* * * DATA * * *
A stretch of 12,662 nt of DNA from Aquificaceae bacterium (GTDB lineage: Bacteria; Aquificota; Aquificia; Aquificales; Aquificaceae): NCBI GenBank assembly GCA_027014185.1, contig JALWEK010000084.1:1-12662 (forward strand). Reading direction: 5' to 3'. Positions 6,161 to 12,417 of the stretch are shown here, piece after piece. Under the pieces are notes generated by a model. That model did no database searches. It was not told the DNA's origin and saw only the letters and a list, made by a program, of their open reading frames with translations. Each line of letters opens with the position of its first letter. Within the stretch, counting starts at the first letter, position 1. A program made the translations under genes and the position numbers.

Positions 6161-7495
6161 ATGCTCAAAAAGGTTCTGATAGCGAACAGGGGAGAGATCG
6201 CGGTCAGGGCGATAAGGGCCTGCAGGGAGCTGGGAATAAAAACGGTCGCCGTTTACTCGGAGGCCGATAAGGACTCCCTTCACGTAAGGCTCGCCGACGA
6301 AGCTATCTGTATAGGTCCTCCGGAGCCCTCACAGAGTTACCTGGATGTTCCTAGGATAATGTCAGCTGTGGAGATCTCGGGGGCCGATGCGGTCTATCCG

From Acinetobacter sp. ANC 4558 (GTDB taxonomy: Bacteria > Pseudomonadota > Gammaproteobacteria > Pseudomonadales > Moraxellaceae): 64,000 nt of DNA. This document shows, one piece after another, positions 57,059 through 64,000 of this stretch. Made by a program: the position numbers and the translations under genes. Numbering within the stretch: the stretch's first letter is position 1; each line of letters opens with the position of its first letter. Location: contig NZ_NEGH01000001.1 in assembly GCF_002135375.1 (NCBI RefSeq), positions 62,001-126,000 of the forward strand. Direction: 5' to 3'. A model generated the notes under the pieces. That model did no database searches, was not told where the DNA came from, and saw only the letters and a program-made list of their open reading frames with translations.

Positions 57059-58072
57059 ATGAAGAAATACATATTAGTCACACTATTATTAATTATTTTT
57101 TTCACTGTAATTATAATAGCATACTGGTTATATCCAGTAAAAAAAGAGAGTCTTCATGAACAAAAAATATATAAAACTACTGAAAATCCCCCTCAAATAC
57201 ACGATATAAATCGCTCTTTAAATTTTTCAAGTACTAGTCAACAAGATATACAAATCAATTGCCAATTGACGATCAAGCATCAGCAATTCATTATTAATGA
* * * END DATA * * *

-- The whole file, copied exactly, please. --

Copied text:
A stretch of 12,662 nt of DNA from Aquificaceae bacterium (GTDB lineage: Bacteria; Aquificota; Aquificia; Aquificales; Aquificaceae): NCBI GenBank assembly GCA_027014185.1, contig JALWEK010000084.1:1-12662 (forward strand). Reading direction: 5' to 3'. Positions 6,161 to 12,417 of the stretch are shown here, piece after piece. Under the pieces are notes generated by a model. That model did no database searches. It was not told the DNA's origin and saw only the letters and a list, made by a program, of their open reading frames with translations. Each line of letters opens with the position of its first letter. Within the stretch, counting starts at the first letter, position 1. A program made the translations under genes and the position numbers.

Positions 6161-7495
6161 ATGCTCAAAAAGGTTCTGATAGCGAACAGGGGAGAGATCG
6201 CGGTCAGGGCGATAAGGGCCTGCAGGGAGCTGGGAATAAAAACGGTCGCCGTTTACTCGGAGGCCGATAAGGACTCCCTTCACGTAAGGCTCGCCGACGA
6301 AGCTATCTGTATAGGTCCTCCGGAGCCCTCACAGAGTTACCTGGATGTTCCTAGGATAATGTCAGCTGTGGAGATCTCGGGGGCCGATGCGGTCTATCCG

From Acinetobacter sp. ANC 4558 (GTDB taxonomy: Bacteria > Pseudomonadota > Gammaproteobacteria > Pseudomonadales > Moraxellaceae): 64,000 nt of DNA. This document shows, one piece after another, positions 57,059 through 64,000 of this stretch. Made by a program: the position numbers and the translations under genes. Numbering within the stretch: the stretch's first letter is position 1; each line of letters opens with the position of its first letter. Location: contig NZ_NEGH01000001.1 in assembly GCF_002135375.1 (NCBI RefSeq), positions 62,001-126,000 of the forward strand. Direction: 5' to 3'. A model generated the notes under the pieces. That model did no database searches, was not told where the DNA came from, and saw only the letters and a program-made list of their open reading frames with translations.

Positions 57059-58072
57059 ATGAAGAAATACATATTAGTCACACTATTATTAATTATTTTT
57101 TTCACTGTAATTATAATAGCATACTGGTTATATCCAGTAAAAAAAGAGAGTCTTCATGAACAAAAAATATATAAAACTACTGAAAATCCCCCTCAAATAC
57201 ACGATATAAATCGCTCTTTAAATTTTTCAAGTACTAGTCAACAAGATATACAAATCAATTGCCAATTGACGATCAAGCATCAGCAATTCATTATTAATGA